A spot in our top fifteen, that’s what.
Tim de Reuse: This is one of those instances where a song gains emotional impact from sheer straightforwardness because the approach fits the subject; after all, a song about feeling nervous and unworthy wouldn’t pack as much impact if it made every effort to be clever. The verse, with its charming, pathetic refrain of “Let me down, let me down slow” makes a better chorus than the actual chorus does, and captures very succinctly the self-defeatist head space of an unrequited crush. When the song tries to get more energetic, though, it throws these weather-channel synth strings everywhere, in an attempt at a big climax that sounds more like something I’d expect to hear when on hold with an insurance company.
Alfred Soto: The clipped, worried “I’m On Fire” guitars and transparent shimmer of the voices conjure a summer of anxiety, of wondering who’s checking out whom.
Lilly Gray: The plucky demand in the chorus and the sweet request in case of rejection pull you along as if someone’s got your hand and is swinging it, half-dragging, half-close. There is a painful sliver of risk hidden in rush of crushin’ hard, but the emotional turbulence is part of the fun–hence the bounciness here, a cheerful take on like-liking someone that offers an out for all parties involved. The song just glances the surface of the downsweep after infatuation dissipates; this is all bubbles rising, yet to pop.
Peter Ryan: I have a spotty track record with this artist — worse when she does numbed out R&B impressions, better when she’s gliding over something springy. In spite of the fact that this is a Shura-Greg Kurstin-Joel Pott co-production, and in spite of Kurstin’s knack for complementing the artist, it feels more like she’s gotten assimilated into Kurstin’s sound rather than the other way around. The beat’s more straight-ahead than hers typically are and the synths shimmer a little too brightly; as a whole it’s near-indistinguishable from what he’s been doing with Tegan & Sara for two entire albums now. Nondescript though it may be, the backing partially resolves Shura’s tendency to let a devastating lyric get politely smothered by languid production. The track’s pep brings her mixed-up nervy pining to the forefront, amplifies the terrifying frankness of lines like “I don’t wanna make it out like it’s no big deal,” and pushes her to convert desire into action. I’ve been partial to this sound for probably too long and my tolerance for it is finally waning, but this is as strong an argument for its sustained utility as we’ll get.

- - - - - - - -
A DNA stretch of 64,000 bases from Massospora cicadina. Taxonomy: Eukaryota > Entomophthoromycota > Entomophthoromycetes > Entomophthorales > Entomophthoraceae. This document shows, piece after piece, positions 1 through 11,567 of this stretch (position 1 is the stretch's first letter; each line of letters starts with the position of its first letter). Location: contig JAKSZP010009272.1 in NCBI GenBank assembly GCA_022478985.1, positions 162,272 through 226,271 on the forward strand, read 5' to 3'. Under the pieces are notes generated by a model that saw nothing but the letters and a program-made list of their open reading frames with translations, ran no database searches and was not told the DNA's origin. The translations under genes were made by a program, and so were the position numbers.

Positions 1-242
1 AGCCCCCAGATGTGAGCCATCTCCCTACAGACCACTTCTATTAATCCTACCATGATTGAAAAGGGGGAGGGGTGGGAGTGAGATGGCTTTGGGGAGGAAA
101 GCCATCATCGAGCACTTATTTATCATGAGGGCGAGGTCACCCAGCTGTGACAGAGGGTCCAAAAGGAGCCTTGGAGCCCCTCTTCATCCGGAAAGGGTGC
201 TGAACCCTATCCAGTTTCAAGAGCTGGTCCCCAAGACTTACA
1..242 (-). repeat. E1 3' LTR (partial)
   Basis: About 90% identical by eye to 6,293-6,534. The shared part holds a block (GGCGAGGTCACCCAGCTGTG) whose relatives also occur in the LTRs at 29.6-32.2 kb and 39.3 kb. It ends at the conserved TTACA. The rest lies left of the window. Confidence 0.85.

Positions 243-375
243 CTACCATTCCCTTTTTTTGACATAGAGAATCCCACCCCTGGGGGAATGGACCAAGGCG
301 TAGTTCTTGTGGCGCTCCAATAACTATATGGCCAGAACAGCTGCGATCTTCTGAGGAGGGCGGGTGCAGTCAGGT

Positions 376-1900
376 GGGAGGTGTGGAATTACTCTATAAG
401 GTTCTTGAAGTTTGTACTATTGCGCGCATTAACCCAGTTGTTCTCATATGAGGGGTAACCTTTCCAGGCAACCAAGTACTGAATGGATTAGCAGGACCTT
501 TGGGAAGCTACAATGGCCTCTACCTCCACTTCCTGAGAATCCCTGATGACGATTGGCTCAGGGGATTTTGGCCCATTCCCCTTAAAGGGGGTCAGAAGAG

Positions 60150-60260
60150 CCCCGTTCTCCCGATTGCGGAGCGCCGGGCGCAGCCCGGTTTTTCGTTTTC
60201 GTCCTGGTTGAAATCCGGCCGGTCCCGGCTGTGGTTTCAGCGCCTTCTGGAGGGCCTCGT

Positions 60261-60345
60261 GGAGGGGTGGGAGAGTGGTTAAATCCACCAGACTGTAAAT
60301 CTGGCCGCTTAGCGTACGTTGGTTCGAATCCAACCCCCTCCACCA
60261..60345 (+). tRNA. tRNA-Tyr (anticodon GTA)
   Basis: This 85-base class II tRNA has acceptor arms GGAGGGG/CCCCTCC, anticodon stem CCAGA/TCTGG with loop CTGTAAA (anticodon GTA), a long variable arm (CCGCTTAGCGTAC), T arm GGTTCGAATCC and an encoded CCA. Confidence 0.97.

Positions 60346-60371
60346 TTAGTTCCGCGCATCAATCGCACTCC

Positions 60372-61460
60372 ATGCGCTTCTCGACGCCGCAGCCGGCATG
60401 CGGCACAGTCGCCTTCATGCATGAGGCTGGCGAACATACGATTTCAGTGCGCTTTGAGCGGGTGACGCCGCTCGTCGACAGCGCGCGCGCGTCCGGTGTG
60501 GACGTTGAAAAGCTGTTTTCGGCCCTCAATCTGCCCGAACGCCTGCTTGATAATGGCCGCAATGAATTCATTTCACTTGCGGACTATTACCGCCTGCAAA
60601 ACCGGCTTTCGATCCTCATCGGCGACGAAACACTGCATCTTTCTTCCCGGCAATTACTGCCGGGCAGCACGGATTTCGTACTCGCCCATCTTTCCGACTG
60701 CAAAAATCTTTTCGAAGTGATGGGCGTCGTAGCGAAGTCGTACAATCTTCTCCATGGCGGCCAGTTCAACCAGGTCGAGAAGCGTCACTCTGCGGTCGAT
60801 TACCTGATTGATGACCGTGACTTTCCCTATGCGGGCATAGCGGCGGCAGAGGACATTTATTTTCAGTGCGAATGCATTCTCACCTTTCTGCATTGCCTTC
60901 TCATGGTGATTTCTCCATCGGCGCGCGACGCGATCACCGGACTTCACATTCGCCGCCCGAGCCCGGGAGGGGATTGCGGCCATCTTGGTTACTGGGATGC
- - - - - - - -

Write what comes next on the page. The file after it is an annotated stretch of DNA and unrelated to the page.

Ryo Miyauchi: While her tour mates Tegan & Sara tackled a similar issue with “Boyfriend,” I’m moved more by Shura’s take on “What’s It Gonna Be?” The Quins are who I wish to be; Shura is more who I am — passionate but too shy to show it. It takes guts to admit to things like “I don’t want to let you love anyone else but me” out loud to someone you don’t want to lose. Sara made the process seem easy or at least adult. This song is just awkward anxiety from thinking about the risks. It’s more how it would unfold for me, all the way to how she ultimately lets the other have the last word. No matter how much confidence she and I can muster, and perform urgency the best we can, we both can’t quite break our own habit of politeness. Assertiveness — that’s what we can hope to learn from Tegan & Sara.
Thomas Inskeep: This sweeps you up in the headiness of teenage romance, dance/pop with an ’80s kick reminiscent of Betty Who’s first album. Dreamy stuff, and the video is perfection.
Will Rivitz: Even without its adorable video (I’m trying and failing to wipe a stupid grin off my face as I type this), “What’s It Gonna Be?” is still a perfect summer song. Not just in sound – it’s excellently executed synthpop through and through, tapping the same nerves as The Pains of Being Pure At Heart’s less ferociously distorted side — but gut reaction too. It’s music that makes you want to take long walks with your crush, it’s music that makes you want to sprawl on a towel in the grass, it’s music that makes you feel blissfully alive. If we’re still keeping tabs on The Official Song Of The Summer: 2016 Edition, this is the strongest contender I’ve heard.
Will Adams: That feeling when someone links you a song saying, “I KNOW you’ll LOVE this it’s SO up your alley” and you listen to it and listen again to make sure and then a third time just in case and you respond “yeah it’s fine :/”.